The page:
Moses said to the LORD, “See, you say to me, ‘Bring up this people,’ but you have not let me know whom you will send with me. Yet you have said, ‘I know you by name, and you have also found favor in my sight.’ Now therefore, if I have found favor in your sight, please show me now your ways, that I may know you in order to find favor in your sight. Consider too that this nation is your people.” (Exodus 33:12-13 ESV)
Many times when we don’t know how to pray, we can look at the prayers in the Bible and learn from them. We are going to look at the prayer of Moses, to whom God has given a mandate to lead the people of Israel into the promised land, which was no small task. They were a ragtag group of former slaves, with no real militahttps://www.casbc.net-admin/edit.phpry experience, who were on their way to take over the land of Canaan (a.k.a. the promised land). They also had a penchant for doing the wrong thing at the wrong time.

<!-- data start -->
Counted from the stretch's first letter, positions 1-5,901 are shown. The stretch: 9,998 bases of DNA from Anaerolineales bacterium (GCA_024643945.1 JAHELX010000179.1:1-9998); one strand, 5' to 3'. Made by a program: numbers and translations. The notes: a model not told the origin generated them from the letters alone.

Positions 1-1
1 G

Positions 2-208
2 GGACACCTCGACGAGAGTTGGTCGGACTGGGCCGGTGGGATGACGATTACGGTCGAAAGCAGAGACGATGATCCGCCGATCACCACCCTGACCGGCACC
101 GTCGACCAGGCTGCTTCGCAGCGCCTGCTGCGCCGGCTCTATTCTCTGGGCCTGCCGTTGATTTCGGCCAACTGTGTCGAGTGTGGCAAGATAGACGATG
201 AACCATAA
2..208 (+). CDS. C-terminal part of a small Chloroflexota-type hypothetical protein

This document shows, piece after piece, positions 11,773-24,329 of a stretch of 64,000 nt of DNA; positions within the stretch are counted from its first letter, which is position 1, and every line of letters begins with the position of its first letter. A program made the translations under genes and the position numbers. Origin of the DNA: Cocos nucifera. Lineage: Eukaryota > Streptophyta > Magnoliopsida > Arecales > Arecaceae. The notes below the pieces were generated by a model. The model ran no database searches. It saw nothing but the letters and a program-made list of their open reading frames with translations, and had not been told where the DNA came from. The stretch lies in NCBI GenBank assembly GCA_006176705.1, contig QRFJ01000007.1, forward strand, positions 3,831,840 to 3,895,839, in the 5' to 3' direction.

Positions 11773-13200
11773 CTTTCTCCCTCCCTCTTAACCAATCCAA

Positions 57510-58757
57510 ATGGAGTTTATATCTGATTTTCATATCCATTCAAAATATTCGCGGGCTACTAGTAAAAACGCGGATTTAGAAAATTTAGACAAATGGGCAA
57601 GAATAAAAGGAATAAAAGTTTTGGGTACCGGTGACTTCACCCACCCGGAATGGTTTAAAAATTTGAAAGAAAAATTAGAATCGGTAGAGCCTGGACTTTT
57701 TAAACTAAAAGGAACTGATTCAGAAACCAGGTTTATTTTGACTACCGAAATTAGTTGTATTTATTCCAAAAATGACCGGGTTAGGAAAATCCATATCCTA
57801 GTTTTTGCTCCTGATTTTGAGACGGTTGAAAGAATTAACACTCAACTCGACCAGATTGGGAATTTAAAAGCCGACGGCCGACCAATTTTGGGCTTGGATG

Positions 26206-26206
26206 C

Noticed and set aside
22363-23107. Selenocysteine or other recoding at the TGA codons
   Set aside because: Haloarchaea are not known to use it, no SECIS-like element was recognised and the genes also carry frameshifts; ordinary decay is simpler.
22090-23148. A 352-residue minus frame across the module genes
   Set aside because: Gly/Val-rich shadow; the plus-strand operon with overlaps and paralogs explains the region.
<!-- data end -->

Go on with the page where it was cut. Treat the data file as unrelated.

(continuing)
It’s pretty obvious from this prayer that Moses knows he is in over his head. In fact, if you read through the Old Testament book of Exodus, you’ll see that as Moses seeks to follow God and responds to what God is doing, he is constantly finding himself in over his head. God keeps bringing this guy back to a place of desperation and dependence. If we take a step back and look at the narrative of scripture, at people throughout history that God has used in significant ways, or even at our own lives, we’ll see this pattern: God keeps bringing those who desire to be used by Him back to a place of desperation and dependence. This desperation and dependence on God keeps us from thinking we have put our lives all together or being arrogant or prideful in our success. Our desperation and dependence upon God allows us to experience the Creator of the Universe working through us.